In Beijing aspiring models were invited to come for a job interview, en masse, only to be deported for violating their visas. Of course during that time there were any number of foreigners in Beijing with tourist or student visas working in some capacity, sure we can even call them illegal workers if we’re being haughty. China had and has an extremely simplistic visa system that is hardly fit for a first-world economy.

In those days countless workers had to do visa runs to Hong Kong, the process was annoying in a sense but perfectly easy, spend perhaps 3 days in Hong Kong and get your new tourist visa. The alternative, a proper working visa as a foreigner, was only permitted for firms in certain sectors, and there were many restrictions. The economy benefited but the government didn't loosen regulations.

But just stop to think about it: People with a tourist or student visa are forbidden from going to job interviews? That’s just silly, the law doesn’t support this outcome, the economy itself couldn’t support that outcome. Did they offer them fake illegal jobs? How many people get a tourist visa and then try to find work when they arrive? I know I have!

This was just a government without rules for itself, flexing its muscles. The law increasingly did not matter, what did matter was some sense of ‘righteousness’. A small scandal in Shanghai happened when two students accused a professor of being improperly supportive of the Party. He had to retire, because when you wave the red flag you are untouchable. The professor had to explain himself, not the students. Bo Xilai raised the red flag, and this forced Xi Jinping to also establish his red credibility.

Living through it, I could feel that the new regime (Xi Jinping took power in late 2012/early 2013) was radical, so I didn’t delay in thinking about my future. New weird government propaganda started popping up. At first it was a paper-cut girl dreaming her Chinese dream, there was one mural I remember appearing, not a lot in Shanghai, in my recollection. On the new trains they had a little video with her as well.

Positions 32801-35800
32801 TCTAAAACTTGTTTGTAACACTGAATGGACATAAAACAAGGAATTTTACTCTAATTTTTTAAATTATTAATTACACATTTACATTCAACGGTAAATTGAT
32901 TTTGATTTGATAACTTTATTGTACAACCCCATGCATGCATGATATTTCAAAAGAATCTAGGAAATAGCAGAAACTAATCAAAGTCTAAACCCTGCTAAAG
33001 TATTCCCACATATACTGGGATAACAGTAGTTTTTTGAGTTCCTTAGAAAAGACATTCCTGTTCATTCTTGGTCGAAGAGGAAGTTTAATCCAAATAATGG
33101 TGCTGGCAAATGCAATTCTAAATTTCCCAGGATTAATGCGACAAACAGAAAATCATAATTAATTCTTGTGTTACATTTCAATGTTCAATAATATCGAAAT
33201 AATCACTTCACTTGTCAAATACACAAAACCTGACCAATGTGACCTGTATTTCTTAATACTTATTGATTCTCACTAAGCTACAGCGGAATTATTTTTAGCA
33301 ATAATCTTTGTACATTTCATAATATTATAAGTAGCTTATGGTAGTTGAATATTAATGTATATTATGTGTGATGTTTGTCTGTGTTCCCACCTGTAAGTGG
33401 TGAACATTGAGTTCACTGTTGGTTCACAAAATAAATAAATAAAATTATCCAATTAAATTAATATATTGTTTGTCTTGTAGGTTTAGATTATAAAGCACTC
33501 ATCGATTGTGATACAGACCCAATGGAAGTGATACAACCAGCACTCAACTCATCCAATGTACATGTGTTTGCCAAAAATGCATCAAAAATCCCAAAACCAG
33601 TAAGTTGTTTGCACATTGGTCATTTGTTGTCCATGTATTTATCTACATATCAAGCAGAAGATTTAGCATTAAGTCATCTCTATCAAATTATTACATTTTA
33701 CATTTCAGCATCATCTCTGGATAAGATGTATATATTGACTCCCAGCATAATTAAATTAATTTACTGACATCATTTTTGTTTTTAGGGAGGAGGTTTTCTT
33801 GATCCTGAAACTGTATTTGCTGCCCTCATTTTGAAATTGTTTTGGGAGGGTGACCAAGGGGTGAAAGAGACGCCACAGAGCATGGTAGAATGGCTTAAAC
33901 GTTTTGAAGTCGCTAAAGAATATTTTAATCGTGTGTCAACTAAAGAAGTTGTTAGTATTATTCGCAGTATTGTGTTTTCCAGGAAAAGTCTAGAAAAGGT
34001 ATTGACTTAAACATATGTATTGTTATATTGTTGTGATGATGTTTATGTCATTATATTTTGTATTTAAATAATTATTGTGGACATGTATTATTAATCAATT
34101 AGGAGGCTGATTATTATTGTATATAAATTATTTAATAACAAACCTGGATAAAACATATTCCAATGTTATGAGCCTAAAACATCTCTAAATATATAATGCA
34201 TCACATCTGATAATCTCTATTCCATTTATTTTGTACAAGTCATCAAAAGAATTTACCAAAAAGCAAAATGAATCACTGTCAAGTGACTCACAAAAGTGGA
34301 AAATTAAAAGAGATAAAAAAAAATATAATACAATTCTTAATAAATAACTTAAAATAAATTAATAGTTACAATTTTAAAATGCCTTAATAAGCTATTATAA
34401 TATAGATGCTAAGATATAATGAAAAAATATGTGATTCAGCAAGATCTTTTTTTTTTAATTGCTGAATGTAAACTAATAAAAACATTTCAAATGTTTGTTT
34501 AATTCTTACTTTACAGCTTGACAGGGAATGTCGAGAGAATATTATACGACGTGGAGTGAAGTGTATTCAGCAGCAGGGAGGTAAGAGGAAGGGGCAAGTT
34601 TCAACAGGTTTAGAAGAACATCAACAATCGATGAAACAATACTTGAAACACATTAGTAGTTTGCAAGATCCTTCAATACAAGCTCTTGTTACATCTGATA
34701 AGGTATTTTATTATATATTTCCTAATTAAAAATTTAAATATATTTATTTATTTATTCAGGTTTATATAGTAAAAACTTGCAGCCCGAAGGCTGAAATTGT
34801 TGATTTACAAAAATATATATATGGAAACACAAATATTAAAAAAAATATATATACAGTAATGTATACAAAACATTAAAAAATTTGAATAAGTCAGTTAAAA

Then came the 12 'core socialist' values campaign, which got everywhere, on every wall and bus stop. While it was not a leader's face, it was still a change from the decade plus I had been in China. This was the first time that the propaganda started to really spread, outside of the occasional banner and the walls of construction sites.

One anecdote stands out, from 2016. I had jumped in a shared uber in a 3rd tier city, and we were rolling along listening to some foreign music on the radio, something mellow from the 70s that I recognized but didn't feel inspired by. Suddenly the song ended abruptly, in the middle, and a new, Chinese song played. That song had lyrics that were incredibly simplistic, with everything being 'red': My heart is red, the country is red, and so on. Then, it played again. That's the way the government works now, abruptly, chaotically.

Of course also during this time the abuse of the Uighur began in earnest. Any family that had members abroad came under suspicion. Those members abroad were 'requested' to return, and if they did not the entire family could be imprisoned or detained. However even if they returned the suspicions remained and detention was also a common outcome. Uighur families had to allow Han into their homes to 'watch' them.

Witnessing the internment of a vast group of people was shocking. What kind of outcome can one expect when a million people or more are warehoused? Consider the costs to the government. How can that be unwound?

Not entirely unsurprisingly the warehousing led to forced labor. If you can't trust them, you can't release them, so now someone profits from them, ie Bingtuan, the quasi-governmental organization in Xinjiang. This is a huge stain on China's professed values and will doubtless cause great trouble for the nation in the future.

This paranoia was not limited to minorities, although minorities were treated more harshly. Overseas study was no longer favored, and parents and students were 'asked' not to go abroad. Tuition remittances abroad got harder and harder. Indeed transferring money abroad for any reason became harder. The government seemed to work on the basic and incorrect concept that any transfers out deplete China. I knew a very successful business owner in Shanghai that wanted to buy out the foreign assets of a European firm. She told me it was too hard to get money out; your money is yours until you try to remove it from China.

Today, and we see all the effects of these ruinous policies. Over-capacity in many industries. Falling house prices due to overbuilding. The government is pumping money into the stock market right now, billions of dollars, in a futile attempt to revive the zombie bourse.

Because the level of the Shanghai Composite in political, and is not allowed to send any signal of weakness. I remember State Propaganda cheering as the board rose and rose, determining that 5,000 was a good number for China. Then when the board dropped in 2015 a new policy was implemented: The board was not allowed to drop below 3,000, at least not by much. And so, the board died. Just like Hong Kong's vibrancy and economic power have died.

That's why this moment in time is so important: The political imperatives have brought us to this moment, where economic realities lay directly ahead.

The clash will be history-defining.